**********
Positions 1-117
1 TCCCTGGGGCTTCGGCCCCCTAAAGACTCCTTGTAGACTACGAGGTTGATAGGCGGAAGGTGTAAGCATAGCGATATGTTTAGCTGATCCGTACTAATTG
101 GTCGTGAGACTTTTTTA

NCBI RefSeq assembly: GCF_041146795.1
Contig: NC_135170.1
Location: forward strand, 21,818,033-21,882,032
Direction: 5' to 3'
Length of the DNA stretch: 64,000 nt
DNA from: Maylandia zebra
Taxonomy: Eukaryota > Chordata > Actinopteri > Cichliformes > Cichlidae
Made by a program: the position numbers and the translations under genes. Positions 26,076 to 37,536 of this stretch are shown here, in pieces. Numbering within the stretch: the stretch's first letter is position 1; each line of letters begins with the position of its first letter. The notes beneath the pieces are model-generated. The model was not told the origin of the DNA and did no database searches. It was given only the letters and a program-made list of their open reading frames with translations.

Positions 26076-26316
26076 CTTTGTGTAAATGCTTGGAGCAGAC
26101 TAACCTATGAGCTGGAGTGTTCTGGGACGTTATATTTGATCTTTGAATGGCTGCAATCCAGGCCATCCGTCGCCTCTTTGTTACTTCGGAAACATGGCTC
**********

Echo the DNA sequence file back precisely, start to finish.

Positions 1-117
1 TCCCTGGGGCTTCGGCCCCCTAAAGACTCCTTGTAGACTACGAGGTTGATAGGCGGAAGGTGTAAGCATAGCGATATGTTTAGCTGATCCGTACTAATTG
101 GTCGTGAGACTTTTTTA

NCBI RefSeq assembly: GCF_041146795.1
Contig: NC_135170.1
Location: forward strand, 21,818,033-21,882,032
Direction: 5' to 3'
Length of the DNA stretch: 64,000 nt
DNA from: Maylandia zebra
Taxonomy: Eukaryota > Chordata > Actinopteri > Cichliformes > Cichlidae
Made by a program: the position numbers and the translations under genes. Positions 26,076 to 37,536 of this stretch are shown here, in pieces. Numbering within the stretch: the stretch's first letter is position 1; each line of letters begins with the position of its first letter. The notes beneath the pieces are model-generated. The model was not told the origin of the DNA and did no database searches. It was given only the letters and a program-made list of their open reading frames with translations.

Positions 26076-26316
26076 CTTTGTGTAAATGCTTGGAGCAGAC
26101 TAACCTATGAGCTGGAGTGTTCTGGGACGTTATATTTGATCTTTGAATGGCTGCAATCCAGGCCATCCGTCGCCTCTTTGTTACTTCGGAAACATGGCTC